Sitting in his camera shop in Maidstone’s Pudding Lane, opened by his late father in 1955, Ivan White has seen countless retailers come and go from the town centre.
BHS, which has stores in Ashford, Gravesend, Hempstead Valley, Maidstone and Tunbridge Wells, will be the latest big name to disappear after administrators Duff and Phelps said they were unable to find a buyer for the historic department store chain.
Sad though it is, Mr White said he would not be losing sleep over the demise of the ailing brand. For him, the problem facing retailers is much bigger.
“What irks me is the person who has their phone out while they are talking to you and they are looking up what you’re talking about to see the difference in price,” said Mr White, who has worked at Ronald White Photography since he left school in 1967.
“To me it is the height of bad manners. The problem is everyone gets used to checking out things online and then coming to a shop to look at it before they buy it. If they keep doing that, then there will be none of us left.
“I don’t think the closure of BHS will have an adverse affect on us. We have still got multiples in the town, which is still busy and vibrant.
“If, all of a sudden, a lot of the main players leave – someone like M&S – then the town would start to die, but Maidstone can handle losing someone like BHS because it has a lot else here.”
One community to have suffered in this way is Gravesend. In 2014, M&S decided to close its store in the heart of the town’s shopping area in New Road, which has remained empty since.
The news that a new tenant has been found – discount chain B&M – was soured by the announcement in the same week that the BHS outlet next door would close.
“Rather than seeing every shop on the high street as a competitor, you need to see them as partners..." - Cllr Samir Jassal, Gravesham council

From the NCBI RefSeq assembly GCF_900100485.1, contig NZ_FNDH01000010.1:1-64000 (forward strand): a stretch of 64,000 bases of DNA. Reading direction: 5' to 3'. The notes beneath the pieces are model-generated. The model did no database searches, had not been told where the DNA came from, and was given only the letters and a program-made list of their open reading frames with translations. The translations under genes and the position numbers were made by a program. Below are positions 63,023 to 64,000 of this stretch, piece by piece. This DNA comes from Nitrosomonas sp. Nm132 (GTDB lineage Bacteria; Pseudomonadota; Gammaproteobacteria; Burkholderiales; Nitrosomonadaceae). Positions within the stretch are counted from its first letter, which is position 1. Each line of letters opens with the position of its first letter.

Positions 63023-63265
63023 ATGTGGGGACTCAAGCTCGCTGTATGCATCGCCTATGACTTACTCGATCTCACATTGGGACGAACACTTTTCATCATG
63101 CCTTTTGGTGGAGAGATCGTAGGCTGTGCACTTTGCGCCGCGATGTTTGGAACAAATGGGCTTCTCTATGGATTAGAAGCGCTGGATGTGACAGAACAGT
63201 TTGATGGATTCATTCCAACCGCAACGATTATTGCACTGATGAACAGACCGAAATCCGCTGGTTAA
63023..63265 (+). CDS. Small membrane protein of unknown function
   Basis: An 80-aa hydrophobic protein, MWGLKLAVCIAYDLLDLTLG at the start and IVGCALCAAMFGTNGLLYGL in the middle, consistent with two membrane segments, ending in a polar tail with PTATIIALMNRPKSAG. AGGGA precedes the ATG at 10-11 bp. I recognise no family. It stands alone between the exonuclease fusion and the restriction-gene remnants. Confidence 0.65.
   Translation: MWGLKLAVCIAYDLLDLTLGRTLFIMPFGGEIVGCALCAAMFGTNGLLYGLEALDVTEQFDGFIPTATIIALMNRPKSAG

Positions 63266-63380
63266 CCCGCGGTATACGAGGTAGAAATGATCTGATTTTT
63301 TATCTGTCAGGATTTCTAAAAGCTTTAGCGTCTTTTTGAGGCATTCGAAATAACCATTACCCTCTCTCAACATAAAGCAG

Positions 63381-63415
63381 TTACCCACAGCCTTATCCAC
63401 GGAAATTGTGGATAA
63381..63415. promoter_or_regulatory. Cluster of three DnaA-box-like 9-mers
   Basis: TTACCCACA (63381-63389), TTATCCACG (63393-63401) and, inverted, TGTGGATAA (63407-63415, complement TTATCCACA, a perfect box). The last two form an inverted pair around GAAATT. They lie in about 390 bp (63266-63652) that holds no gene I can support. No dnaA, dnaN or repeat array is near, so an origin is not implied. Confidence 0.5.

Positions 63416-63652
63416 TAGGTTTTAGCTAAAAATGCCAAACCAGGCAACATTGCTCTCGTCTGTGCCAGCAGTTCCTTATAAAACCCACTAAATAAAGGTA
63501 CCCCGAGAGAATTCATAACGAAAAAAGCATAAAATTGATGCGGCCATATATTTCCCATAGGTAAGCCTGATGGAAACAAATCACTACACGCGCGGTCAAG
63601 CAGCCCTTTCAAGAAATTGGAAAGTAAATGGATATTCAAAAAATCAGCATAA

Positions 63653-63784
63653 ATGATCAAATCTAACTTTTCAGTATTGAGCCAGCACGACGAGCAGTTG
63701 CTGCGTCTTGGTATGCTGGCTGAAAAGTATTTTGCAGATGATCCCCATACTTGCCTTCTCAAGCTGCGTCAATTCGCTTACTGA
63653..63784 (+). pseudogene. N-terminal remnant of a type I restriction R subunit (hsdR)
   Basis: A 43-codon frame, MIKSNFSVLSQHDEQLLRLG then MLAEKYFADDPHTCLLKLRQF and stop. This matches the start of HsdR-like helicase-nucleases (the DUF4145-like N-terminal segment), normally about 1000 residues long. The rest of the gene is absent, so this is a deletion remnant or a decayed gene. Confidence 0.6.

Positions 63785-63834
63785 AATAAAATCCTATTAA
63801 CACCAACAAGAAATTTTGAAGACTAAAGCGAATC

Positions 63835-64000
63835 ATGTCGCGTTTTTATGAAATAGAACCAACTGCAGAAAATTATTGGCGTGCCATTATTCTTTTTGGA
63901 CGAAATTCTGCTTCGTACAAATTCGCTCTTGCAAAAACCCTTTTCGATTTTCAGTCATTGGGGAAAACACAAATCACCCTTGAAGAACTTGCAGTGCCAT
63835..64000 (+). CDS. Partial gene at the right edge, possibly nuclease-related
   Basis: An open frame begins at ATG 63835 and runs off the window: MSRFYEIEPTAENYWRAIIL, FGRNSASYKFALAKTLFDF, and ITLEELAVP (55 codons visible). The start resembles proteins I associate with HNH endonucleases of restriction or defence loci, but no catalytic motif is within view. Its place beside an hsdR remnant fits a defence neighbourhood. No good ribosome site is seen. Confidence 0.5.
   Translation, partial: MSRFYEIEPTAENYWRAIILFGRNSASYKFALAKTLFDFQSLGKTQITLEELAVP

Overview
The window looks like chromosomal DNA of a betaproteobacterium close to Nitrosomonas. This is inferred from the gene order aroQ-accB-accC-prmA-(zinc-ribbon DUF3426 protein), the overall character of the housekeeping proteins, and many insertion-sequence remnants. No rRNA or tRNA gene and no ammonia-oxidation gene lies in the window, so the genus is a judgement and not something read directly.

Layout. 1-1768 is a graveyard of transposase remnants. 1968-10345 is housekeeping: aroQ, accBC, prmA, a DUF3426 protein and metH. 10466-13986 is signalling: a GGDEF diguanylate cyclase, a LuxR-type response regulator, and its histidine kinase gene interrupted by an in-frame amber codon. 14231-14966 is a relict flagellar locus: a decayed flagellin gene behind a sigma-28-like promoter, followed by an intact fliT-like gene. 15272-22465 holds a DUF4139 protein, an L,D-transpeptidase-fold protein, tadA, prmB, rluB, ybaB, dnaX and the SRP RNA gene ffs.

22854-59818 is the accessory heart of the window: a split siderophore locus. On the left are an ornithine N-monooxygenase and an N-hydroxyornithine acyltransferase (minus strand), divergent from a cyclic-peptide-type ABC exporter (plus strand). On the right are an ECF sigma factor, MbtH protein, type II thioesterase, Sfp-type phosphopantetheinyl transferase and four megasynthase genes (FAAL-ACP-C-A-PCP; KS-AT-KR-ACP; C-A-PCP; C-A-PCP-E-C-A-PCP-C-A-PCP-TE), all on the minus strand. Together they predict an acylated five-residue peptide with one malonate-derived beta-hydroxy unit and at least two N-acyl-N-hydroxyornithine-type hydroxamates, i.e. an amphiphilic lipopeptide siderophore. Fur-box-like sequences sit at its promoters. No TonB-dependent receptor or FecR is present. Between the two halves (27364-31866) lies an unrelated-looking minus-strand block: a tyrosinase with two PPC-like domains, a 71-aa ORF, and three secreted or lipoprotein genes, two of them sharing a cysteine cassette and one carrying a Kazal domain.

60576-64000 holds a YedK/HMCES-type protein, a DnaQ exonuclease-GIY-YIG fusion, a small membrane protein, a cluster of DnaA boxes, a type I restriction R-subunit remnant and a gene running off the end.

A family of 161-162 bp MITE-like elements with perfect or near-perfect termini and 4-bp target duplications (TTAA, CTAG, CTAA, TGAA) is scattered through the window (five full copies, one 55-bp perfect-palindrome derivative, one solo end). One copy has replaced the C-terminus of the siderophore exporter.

“We have got to be proactive,” said Cllr Samir Jassal, Gravesham council’s cabinet member for business development, who has contacted the administrators about finding a new tenant.
“BHS has been there many years and was a big part of the town, so it is a great loss to us.
“You have to make sure existing shops do well, but you also have to generate footfall in the areas of the town which haven’t had vast numbers of people.”
The town is reopening its market after a £1.6 million regeneration in November. It has approved plans for a heritage quarter at the bottom of the high street and has seen two new ice cream parlours, Creams and Treatz, open this summer.
Cllr Jassal is also part of the Town Centre Initiative, a group of businesses, councillors, police and other bodies that comes up with ideas to improve the town.
He said: “Rather than seeing every shop on the high street as a competitor, you need to see them as partners. If the town increases its footfall, we all benefit.
“We want shops that serve the people of Gravesham and encourage them to visit the town. But we don’t want to see the whole street full of pound shops and chicken shops.
“There is a place for those stores and we are happy to have them, but we want a mix.”
Ashford saw its Burton store on the high street close last month and is also preparing for the exit of BHS from its County Square shopping centre.
“I understand Burton is closing stores across the country as the leases come up for renewal,” said Cllr Graham Galpin, the council’s town centre chief.
“It is closure by trickle rather than the tidal wave facing BHS.”
The council took the unusual step of buying the town’s Park Mall shopping centre last year in a bid to take control of improvements to the area.
“There are external factors which change the high street immeasurably, but we are doing a great deal to make Ashford a great place to do business..." - Cllr Graham Galpin, Ashford council
Park Mall has enjoyed a 7% year-on-year increase in footfall, while empty shops in back streets are being taken up by small businesses excited by the new visitors expected from plans for a town-centre cinema.
“BHS is a national disaster for retail and it is a damn shame,” said Cllr Galpin. “We have been working with County Square to help them in any way we can to fill that space.
“But we are doing an awful lot to make the high street more attractive. Our footfall is markedly up on the rest of the UK.
“The complexion of the high street has always changed.
“It is different to what it was 10 years ago and 40 years ago it was different to what it was when I was a small child.
“There are external factors which change the high street immeasurably, but we are doing a great deal to make Ashford a great place to do business. There are more good stories in Ashford high street than bad.”